The [U.S.] Board of Parole created by § 723a of Title 18, United States Code, shall have and exercise the same power and authority over prisoners convicted in the District of Columbia of crimes against the United States or now or hereafter confined in any United States penitentiary or prison (other than the penal institutions of the District of Columbia) as is vested in the District Board of Parole over prisoners confined in the penal institutions of the District of Columbia.

Johnson argues that "the same power and authority" language requires the application of D.C. parole laws, while respondents contend that the Section was only intended to enable federal parole authorities to decide the cases of D.C. Code offenders and that Congress intended federal parole laws to apply. Despite respondents' contention, if D.C. parole laws required a D.C. Code offender to be released on parole or forbade it, the U.S. Commission's contrary action would not seem to be an exercise of "the same power and authority." However, because the full import of this phrase cannot be determined by just examining the language of § 24-209, it is essential to turn to the legislative history and other evidence of its meaning.

D.C. Code § 24-209 was enacted in 1934 as an amendment to the 1932 Act establishing the Board of Indeterminate Sentence and Parole for the District of Columbia. Act of June 5, 1934, ch. 391, 48 Stat. 880 ("1934 amendment"), amending Act of July 15, 1932, ch. 492, 47 Stat. 696 ("1932 Act"). Prior to the 1932 Act, parole decisions of prisoners held for violations of the District of Columbia code, whether incarcerated in federal penitentiaries or District institutions, were handled entirely by federal parole authorities. See H.R. Rep. No. 881, 72d Cong., 1st Sess. 2 (1932). The 1932 Act was intended to change this practice by "relieving the United States authorities of a burden which the District officials feel they should assume." Id. The "object" of the 1932 Act was to establish a D.C. Indeterminate Sentence and Parole Board "with a view to bringing the procedure of the District of Columbia into conformity with the best modern penological practice," including its provision "for the imposition of indeterminate sentences upon persons found guilty of crime within the District." Id. The House Report quoted approvingly from the comments of Sanford Bates, Director of the Bureau of Prisons of the Department of Justice, who endorsed the bill as follows:

It is just another step in the direction of modern penological advance. I look forward to the time when every man committed to prison will leave it under parole. This is not leniency, but simply a new system of discharge.

Id. The House and Senate Reports contained a number of letters endorsing the bill and praising it as a vehicle for experimentation with penological reforms and as a model program for the states to study and adopt. See id. at 7 (Statement, dated Mar. 22, 1932, of Nat'l Comm. on Prisons and Prison Labor) ("An excellent opportunity is afforded for the development of a parole system which will be a model for many of the States and cities."); id. at 8 (Joint Statement of General Fed'n of Women's Clubs) ("The general and State federations are working to improve prison conditions in the several States and should Congress pass this progressive legislation it will encourage State legislatures to pass similar legislation and give impetus to the movement for better and saner methods of dealing with prisoners."); S. Rep. No. 450, 72d Cong., 1st Sess. 6, 8-10 (1932). The reports of both houses noted that there was no known opposition to the bill. H.R. Rep. No. 881, supra, at 3; S. Rep. No. 450, supra, at 4.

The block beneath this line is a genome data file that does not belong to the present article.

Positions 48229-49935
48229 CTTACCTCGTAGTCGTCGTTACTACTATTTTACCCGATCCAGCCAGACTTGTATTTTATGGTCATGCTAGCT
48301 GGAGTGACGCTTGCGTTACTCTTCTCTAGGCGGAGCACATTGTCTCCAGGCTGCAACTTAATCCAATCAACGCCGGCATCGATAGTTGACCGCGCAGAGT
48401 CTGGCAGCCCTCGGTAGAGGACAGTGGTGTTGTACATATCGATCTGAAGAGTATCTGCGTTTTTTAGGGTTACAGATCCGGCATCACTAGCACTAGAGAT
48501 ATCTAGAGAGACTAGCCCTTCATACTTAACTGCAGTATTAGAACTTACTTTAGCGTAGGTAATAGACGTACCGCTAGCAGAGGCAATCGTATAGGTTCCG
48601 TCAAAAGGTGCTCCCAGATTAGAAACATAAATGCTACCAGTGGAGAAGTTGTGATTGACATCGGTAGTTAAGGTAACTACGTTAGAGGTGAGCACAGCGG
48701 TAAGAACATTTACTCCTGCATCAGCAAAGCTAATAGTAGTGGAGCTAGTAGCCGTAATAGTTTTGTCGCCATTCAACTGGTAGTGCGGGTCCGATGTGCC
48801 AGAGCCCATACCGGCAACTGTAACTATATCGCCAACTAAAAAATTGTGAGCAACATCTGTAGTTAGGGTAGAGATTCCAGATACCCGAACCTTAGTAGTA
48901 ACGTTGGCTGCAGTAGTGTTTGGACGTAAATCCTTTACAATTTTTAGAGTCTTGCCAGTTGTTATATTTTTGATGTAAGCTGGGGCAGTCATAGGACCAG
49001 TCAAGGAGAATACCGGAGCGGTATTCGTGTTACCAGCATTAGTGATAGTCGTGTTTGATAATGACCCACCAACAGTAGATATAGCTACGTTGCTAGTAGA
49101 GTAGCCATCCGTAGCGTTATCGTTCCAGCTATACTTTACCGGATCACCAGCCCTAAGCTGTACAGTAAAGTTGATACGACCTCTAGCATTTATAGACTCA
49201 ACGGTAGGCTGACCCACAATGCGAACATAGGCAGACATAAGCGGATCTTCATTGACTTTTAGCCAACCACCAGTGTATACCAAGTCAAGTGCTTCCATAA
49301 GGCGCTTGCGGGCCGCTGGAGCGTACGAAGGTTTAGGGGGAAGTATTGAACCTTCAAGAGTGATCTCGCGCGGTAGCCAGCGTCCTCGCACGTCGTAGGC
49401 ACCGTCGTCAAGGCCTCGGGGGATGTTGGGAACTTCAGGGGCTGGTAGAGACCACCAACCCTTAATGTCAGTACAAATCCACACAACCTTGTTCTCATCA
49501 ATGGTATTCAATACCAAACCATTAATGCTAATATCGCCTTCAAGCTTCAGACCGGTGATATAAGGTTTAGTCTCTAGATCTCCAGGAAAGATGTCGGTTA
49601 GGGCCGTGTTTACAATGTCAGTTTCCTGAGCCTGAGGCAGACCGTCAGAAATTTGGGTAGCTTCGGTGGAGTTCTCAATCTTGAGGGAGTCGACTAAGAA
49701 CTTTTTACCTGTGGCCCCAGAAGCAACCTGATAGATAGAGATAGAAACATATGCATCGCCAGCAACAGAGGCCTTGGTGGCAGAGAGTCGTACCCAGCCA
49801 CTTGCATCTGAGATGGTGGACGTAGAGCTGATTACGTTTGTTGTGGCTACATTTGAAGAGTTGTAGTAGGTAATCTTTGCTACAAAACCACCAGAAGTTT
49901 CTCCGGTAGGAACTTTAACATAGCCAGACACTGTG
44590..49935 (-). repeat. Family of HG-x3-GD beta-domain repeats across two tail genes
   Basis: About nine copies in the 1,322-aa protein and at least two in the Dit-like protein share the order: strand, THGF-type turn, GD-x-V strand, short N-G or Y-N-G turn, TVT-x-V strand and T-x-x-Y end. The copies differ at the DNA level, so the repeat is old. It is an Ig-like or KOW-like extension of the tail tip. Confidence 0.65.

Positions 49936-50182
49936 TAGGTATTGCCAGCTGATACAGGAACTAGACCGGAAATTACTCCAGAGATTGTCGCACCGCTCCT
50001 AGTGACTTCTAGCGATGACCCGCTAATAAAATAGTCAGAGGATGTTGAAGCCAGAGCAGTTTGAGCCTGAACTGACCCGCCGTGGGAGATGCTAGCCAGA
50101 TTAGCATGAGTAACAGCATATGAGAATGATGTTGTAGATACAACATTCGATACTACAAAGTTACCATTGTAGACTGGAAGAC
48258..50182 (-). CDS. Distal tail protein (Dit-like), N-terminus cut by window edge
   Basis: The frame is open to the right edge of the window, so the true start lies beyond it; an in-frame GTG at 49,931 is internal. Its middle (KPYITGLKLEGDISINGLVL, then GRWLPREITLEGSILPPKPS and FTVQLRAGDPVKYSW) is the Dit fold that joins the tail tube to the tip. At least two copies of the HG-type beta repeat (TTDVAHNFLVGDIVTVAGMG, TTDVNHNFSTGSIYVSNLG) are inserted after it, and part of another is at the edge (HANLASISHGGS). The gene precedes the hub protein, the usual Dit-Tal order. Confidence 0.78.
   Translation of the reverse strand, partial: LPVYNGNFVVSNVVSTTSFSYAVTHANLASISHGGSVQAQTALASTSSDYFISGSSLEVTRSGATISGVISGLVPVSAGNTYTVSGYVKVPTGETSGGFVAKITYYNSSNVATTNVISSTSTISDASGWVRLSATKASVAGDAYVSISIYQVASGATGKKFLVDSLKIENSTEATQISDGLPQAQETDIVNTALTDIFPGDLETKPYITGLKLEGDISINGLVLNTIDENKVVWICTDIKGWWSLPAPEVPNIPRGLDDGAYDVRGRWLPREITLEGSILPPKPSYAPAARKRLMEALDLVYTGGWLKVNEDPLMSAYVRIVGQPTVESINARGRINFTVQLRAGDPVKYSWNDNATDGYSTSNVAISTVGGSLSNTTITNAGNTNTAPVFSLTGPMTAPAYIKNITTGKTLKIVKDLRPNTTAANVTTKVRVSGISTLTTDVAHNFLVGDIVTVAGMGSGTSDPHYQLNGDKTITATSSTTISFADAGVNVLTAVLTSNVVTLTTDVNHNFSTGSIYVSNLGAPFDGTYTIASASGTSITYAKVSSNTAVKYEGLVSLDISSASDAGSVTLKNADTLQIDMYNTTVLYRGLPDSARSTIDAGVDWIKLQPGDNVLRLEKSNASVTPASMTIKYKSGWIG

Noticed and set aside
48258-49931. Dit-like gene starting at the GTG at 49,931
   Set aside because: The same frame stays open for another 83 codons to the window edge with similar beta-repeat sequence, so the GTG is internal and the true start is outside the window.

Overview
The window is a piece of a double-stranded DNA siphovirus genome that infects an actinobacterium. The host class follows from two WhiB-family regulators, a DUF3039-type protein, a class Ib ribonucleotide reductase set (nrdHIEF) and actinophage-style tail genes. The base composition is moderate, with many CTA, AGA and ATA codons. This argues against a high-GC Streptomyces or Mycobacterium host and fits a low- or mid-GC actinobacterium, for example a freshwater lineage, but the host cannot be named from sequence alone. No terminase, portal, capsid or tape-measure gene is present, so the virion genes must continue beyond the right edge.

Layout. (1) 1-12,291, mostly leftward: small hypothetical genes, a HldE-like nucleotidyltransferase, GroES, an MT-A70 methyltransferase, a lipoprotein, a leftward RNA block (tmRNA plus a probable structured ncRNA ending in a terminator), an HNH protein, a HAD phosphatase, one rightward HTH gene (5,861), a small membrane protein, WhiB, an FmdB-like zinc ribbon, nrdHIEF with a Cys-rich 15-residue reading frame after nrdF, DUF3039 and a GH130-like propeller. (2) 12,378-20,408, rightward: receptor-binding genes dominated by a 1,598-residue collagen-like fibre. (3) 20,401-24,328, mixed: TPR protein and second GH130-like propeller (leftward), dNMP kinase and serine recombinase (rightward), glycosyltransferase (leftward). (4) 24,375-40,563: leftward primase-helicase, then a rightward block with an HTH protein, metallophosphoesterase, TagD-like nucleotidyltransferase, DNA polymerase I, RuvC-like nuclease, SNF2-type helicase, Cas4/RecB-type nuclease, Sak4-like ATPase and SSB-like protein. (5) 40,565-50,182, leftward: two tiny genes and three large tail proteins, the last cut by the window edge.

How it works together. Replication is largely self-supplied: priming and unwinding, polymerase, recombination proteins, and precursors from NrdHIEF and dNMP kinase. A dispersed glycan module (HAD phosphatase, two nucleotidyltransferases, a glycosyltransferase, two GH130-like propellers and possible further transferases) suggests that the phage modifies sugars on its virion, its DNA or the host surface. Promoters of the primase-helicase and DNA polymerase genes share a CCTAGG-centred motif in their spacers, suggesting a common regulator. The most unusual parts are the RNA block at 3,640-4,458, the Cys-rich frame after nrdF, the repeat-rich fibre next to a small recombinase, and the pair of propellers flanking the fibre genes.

An immediate effect of the 1932 Act was to change the parole eligibility of most D.C. Code offenders. Most of them became eligible for parole sooner than federal offenders because they were now eligible for parole after serving a minimum sentence not to exceed one-fifth of the maximum period set by law, instead of the federal standard of one-third of the sentence imposed. 1932 Act, § 3, 47 Stat. 696, 697; see Lee v. Aderhold, 5 F. Supp. 950, 951 (N.D. Ga. 1933), reversed, 68 F.2d 824 (5th Cir. 1934), certiorari denied, 292 U.S. 633, 54 S. Ct. 718, 78 L. Ed. 1486 . The Senate version of the 1932 Act contained the one-fifth provision and the House abandoned its original one-third language in favor of the Senate version, fully aware that this represented a divergence from federal law. 75 Cong. Rec. 15,036-15,037 (remarks of Rep. Black, pointing out the difference). Compare H.R. Rep. No. 881, supra, at 2, with S. Rep. No. 450, supra, at 2. On the other hand, D.C. Code offenders sentenced to life imprisonment were not eligible for parole until after serving 15 years, see 1932 Act, § 3, 47 Stat. 696, 697, amended by Act of June 6, 1940, ch. 254, § 2(a), 54 Stat. 242, 242 (codified at D.C. Code § 24-203) (amending 1932 Act so that judge could set a minimum sentence of less than 15 years for those sentenced to life imprisonment), which was the same minimum amount of time then required of federal law offenders held under life sentences. See Act of Jan. 23, 1913, ch. 9, 37 Stat. 650; see also Act of June 25, 1948, ch. 645, § 4202, 62 Stat. 683, 854, reprinted in 1948 U.S. Code Cong. & Admin. News A325, A551 (codifying 18 U.S.C. § 4202, replaced by 18 U.S.C. § 4205(a) (1976) (reducing minimum period to ten years for persons serving life sentences), repealed effective Nov. 1, 1987).